Emergent Semantics 

Emergent Semantics is a small publication of the IEEE consisting of several articles edited by Steffen Staab including one by Luc Steels.

Description Logics: Reasoning Support for the Semantic Web 

Jeff Z. Pan - Ph.D. Thesis

Monday, December 06, 2004

Open Source Software in Java(tm) 

Open Source Software in Java(tm)

Alphachimp Studio, Inc.: "Make stuff. Make stuff happen." 

Alphachimp Studio, Inc.: "Make stuff. Make stuff happen."
""You talk. We draw. The pictures tell the story."(tm)
Graphic Facilitation uses visual learning as a powerful tool for critical thinking, problem solving & strategic planning."

This method reminds me of Mind Maps.

Sxip.org - Sxip Overview 

Sxip.org - Sxip Overview: "Sxip Overview
The Sxip Network is a simple, secure and open platform for true digital identity. Sites that implement Sxip support are able to easily provide features like single sign-on and automatic form fill.

Sxip users gain control over their online identity, conveniently and safely navigating Sxip-enabled sites.

Website developers implementing Sxip benefit by being able to share a platform built on open standards and supported by open source tools. "

OSCAR : Open Source Cluster Application Resources 

OSCAR : Open Source Cluster Application Resources: "OSCAR version 3.0 is a snapshot of the best known methods for building, programming, and using clusters. It consists of a fully integrated and easy to install software bundle designed for high performance cluster computing. Everything needed to install, build, maintain, and use a modest sized Linux cluster is included in the suite, making it unnecessary to download or even install any individual software packages on your cluster. "

DBLP Computer Science Bibliography 

DBLP Computer Science Bibliography: "The DBLP server provides bibliographic information on major computer science journals and proceedings. Initially the server was focused on DataBase systems and Logic Programming (DBLP), now it is gradually being expanded toward other fields of computer science. You may now read 'DBLP' as 'Digital Bibliography & Library Project'.
The server indexes more than 500000 articles and contains several thousand links to home pages of computer scientists (May 2004). "

Library 

Library: "DBLP, the 'Digital Bibliography & Library Project' provides bibliographic information on major computer science journals and proceedings. The data set contains descriptions about more than 500000 articles (May 2004) with information about authors, title, and citiation references, among others. "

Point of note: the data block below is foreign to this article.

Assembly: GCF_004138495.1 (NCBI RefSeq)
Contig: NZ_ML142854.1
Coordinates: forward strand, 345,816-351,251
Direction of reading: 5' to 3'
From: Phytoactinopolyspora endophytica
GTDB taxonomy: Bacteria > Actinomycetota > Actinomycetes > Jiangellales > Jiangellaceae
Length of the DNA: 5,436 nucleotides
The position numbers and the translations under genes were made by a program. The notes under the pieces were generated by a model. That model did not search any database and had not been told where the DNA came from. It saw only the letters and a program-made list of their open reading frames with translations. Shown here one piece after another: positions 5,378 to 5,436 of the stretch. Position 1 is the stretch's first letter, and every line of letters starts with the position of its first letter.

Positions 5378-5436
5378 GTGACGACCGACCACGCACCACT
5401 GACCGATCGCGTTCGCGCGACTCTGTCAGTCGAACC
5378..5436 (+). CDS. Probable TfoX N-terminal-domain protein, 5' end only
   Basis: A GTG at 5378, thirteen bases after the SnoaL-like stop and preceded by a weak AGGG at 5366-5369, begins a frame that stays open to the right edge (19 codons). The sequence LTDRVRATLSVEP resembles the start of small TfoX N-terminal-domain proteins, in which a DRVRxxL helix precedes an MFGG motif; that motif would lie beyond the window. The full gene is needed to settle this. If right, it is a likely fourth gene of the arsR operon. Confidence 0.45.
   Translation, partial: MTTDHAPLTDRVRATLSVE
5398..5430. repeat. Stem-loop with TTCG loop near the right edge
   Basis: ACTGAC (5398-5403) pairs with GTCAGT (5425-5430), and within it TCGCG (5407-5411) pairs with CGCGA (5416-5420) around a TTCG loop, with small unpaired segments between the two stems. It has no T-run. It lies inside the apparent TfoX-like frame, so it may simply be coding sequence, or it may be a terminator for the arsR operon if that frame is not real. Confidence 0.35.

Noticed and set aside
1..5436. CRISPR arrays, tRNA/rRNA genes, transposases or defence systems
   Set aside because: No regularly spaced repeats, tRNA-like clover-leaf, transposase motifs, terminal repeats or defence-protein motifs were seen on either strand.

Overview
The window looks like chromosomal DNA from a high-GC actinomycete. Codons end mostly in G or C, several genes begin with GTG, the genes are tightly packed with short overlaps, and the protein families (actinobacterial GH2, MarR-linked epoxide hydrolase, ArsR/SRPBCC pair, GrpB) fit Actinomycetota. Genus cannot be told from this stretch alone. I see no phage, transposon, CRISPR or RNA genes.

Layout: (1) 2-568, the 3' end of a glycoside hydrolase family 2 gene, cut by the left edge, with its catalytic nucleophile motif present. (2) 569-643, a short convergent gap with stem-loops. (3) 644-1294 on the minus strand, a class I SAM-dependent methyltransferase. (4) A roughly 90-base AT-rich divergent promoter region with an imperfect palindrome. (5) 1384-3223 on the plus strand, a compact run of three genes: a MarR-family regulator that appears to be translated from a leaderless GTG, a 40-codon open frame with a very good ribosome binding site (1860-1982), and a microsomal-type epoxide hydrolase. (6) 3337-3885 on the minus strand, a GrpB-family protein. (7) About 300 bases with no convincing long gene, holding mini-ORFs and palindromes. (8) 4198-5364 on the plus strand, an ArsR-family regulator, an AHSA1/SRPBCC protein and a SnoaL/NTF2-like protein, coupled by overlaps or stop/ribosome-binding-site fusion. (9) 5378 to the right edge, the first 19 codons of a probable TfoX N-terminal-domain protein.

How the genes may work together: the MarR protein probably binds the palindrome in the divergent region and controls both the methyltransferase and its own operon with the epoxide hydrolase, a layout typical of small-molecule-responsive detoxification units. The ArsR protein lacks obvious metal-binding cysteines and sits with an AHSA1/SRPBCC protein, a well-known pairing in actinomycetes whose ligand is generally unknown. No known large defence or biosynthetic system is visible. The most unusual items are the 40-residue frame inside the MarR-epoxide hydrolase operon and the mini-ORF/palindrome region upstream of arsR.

identity commons: Welcome to Identity Commons 

identity commons: Welcome to Identity Commons
What if...

At Identity Commons, we're striving to make this possible by creating the framework for trusted electronic communications. These tools will make your communications simple and convenient, secure yet verifiable. Individuals will be able to decide just how persistent, portable and private their online identity is, relationship by relationship; organizations that support this form of communication will derive greater value from their customer/member relationships while enhancing their reputation with customers. Serving as the backbone for this new technology are data sharing agreements that establish the parameters for the exchange and use of personal information between users.
"

White Paper - Building High Performance Linux Clusters 

White Paper - Building High Performance Linux Clusters

LinuxHPC.org - Linux High Performance Computing & Linux Clusters 

LinuxHPC.org - Linux High Performance Computing & Linux Clusters
"Linux High Performance Technical Computing, Linux High Availability and Linux Clustering"

Sunday, December 05, 2004

Sxip Networks - Home Page 

Sxip Networks - Home Page
"Sxip Networks: Reinventing Digital Identity
[ Sxip gives Net users true digital identity. ]
What does this mean for you? What does this mean for websites?
Login to a website in seconds versus minutes
Create multiple identities ("personas")
Control both the security and type of personal data (your "attributes") when logging into a website
You decide a safe location ("Homesite") to store your personal data
Ability to comply with privacy legislation
Deeper customer relationships
Easily provide features like single sign-on and automatic form fill
Open and extensible schema"